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Tracy White: Special Team Player

The future is now. (Photo by Elsa/Getty Images)
The future is now. (Photo by Elsa/Getty Images)
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That's not a typo. I know that I ripped on him and questioned why he was on the field when the Patriots lost to the Giants. One week later, I'm already more than ready to give him another chance.

I think Tracy White could be a prototypical linebacker for the future.

Hear me out- I understand that I'm jumping to a quick conclusion after one week, but I think that White could be the future of defenses everywhere. Now Tracy White is old at 30 years of age. He's small at 6'0 and 235 lbs. He's historically been a special teams player. He is not the future himself- but he can be a project, a test of whether or not this type of player can succeed on the defensive side of football.

In order to see White's value, we have to look at the evolution of the offense. Between 2000 and 2010, the league averaged fewer than 4 tight ends a season with over 800 receiving yards, and you could usually expect Tony Gonzalez, Antonio Gates, and Jason Witten to be on that list. This season, 11 tight ends could break that barrier (Jake Ballard, Owen Daniels, Fred Davis, Jermichael Finley, Tony Gonzalez, Jimmy Graham, Rob Gronkowski, Dustin Keller, Heath Miller, Greg Olsen, Jason Witten), and there are a few who are just a little off track, but have the capability (Antonio Gates, Aaron Hernandez, etc). This league is evolving to include tight ends in receiving packages and there's little anyone has been able to do to stop their success.

Defensive backs are too small- how can a 6-0, 190 pound player expect to impede the progress of a 6-5, 255 lbs tight end? Linebackers are too slow and aren't agile enough to compete with the pure athletes at the tight end position. Defenses have been able to slow the tight ends by setting two defensive players aside to bracket the tight end, but that only allows other holes in the defense for the elite quarterbacks to take advantage. A new type of player must evolve to defend these tight ends one-on-one.

Enter Tracy White. Yes, he's not perfect. Yes, he let up the touchdown catch to Jake Ballard. However, that was his first game on defense and instincts come with playing time. White is primarily a special teams player and that comes with speed, agility, and ability to straight up tackle a player. White is a "Core-Four" special teams player, which is a player on both coverage and return units for both the punting and kicking game. He is able to jam and run with opposing gunners and stick with them down the field.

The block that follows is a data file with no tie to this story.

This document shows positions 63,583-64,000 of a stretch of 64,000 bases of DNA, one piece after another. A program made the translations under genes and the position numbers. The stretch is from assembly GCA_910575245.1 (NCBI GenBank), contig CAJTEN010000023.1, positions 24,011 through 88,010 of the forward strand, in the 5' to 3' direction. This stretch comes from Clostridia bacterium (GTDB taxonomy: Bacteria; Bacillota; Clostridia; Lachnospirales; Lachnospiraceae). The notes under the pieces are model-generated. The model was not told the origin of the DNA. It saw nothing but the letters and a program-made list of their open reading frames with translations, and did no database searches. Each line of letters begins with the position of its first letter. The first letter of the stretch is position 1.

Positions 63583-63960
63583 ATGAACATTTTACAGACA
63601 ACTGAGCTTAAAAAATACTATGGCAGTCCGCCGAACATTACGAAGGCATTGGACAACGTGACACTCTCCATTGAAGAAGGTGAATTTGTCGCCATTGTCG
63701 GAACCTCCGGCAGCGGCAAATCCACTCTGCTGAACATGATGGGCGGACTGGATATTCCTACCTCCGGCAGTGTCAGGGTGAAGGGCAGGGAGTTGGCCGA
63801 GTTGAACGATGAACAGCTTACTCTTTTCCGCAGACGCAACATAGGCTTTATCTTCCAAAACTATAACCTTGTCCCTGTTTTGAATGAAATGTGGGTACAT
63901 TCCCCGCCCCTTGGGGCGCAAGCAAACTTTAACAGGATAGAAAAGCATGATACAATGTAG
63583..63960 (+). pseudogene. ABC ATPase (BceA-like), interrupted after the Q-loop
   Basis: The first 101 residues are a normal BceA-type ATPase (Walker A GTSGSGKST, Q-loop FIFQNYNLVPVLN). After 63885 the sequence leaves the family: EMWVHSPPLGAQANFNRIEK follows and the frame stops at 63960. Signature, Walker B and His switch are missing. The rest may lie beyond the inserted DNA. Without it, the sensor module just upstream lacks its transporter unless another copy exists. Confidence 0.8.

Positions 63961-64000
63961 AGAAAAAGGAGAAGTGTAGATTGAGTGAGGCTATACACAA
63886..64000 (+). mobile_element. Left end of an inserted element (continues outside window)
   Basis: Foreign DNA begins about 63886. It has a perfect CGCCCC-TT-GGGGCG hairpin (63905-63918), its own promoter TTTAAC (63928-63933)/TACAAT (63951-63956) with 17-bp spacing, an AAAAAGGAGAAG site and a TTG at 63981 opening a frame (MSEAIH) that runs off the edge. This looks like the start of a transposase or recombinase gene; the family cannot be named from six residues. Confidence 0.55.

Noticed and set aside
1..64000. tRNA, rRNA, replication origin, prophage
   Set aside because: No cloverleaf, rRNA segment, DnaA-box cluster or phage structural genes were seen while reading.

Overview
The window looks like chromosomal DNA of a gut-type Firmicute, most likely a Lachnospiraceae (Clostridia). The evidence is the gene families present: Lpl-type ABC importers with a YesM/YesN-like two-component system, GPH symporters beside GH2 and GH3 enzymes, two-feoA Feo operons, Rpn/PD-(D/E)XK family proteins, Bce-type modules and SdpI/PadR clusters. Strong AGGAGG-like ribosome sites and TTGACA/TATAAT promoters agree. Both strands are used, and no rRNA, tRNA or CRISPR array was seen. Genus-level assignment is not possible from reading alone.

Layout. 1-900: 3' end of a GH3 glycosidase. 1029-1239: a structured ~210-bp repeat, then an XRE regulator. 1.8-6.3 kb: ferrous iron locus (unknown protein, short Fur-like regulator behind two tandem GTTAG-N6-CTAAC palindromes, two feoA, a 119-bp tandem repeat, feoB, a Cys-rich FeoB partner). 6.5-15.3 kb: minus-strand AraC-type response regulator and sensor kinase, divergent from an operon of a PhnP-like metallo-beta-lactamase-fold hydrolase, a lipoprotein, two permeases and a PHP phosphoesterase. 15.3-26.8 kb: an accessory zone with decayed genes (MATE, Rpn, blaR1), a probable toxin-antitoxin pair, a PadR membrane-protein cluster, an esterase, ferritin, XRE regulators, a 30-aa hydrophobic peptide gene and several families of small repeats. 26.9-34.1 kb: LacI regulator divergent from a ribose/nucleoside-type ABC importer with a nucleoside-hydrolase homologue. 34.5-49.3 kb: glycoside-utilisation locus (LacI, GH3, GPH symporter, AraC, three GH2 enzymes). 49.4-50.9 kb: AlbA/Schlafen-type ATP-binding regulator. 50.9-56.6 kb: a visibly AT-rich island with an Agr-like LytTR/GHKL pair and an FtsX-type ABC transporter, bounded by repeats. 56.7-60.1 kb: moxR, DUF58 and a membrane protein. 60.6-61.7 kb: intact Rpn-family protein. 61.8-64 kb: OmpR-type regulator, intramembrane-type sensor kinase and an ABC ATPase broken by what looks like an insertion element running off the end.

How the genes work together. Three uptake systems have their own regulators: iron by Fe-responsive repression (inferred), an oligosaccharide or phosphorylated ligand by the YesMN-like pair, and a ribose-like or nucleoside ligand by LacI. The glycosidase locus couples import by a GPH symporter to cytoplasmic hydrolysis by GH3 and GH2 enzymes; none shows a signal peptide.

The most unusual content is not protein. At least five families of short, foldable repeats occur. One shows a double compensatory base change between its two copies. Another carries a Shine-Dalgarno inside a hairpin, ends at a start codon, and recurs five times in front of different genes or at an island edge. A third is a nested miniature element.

When looking at tight ends, their routes are usually pretty simple- run up the seam, or make an out route. If they route out, the defender can jam them and throw off their timing with the quarterback. Or, if you're Tracy White, you can blow the tight end off of his feet.

Shown: Defense.

These special teams players who have the athleticism to stick with the tight ends. They have enough strength to jam the tight end at the line. They have enough speed to stick with them down the field. They are the missing link and what the future will inevitably need to have- they are the solution to the tight end problem sweeping the league.

And it starts with Tracy White. He did a fantastic job in coverage of Dustin Keller of the Jets and was capable enough to defend the run. It continues with Jeff Tarpinian.

Here is Tarpinian's scouting report from the draft:

Anchors piles inside and comes off to make plays. Athletic enough to handle tight ends in man coverage, gets out to flat to take on running backs. Good awareness in zone, takes away underneath routes.

I believe that he can be the future for the Patriots. He is a Core-Four special teams player. He is bigger than White at 6-3, 235 lbs, which means that he's more capable at covering down the field. Tarpinian did an admirable job with his time on the field against the Jets and he should look to earn more time down the road.

Just remember that it started with Tracy White. The Core-Four player who went beyond his role and stepped up on defense. He's more than just a special teams player. He's a special team player.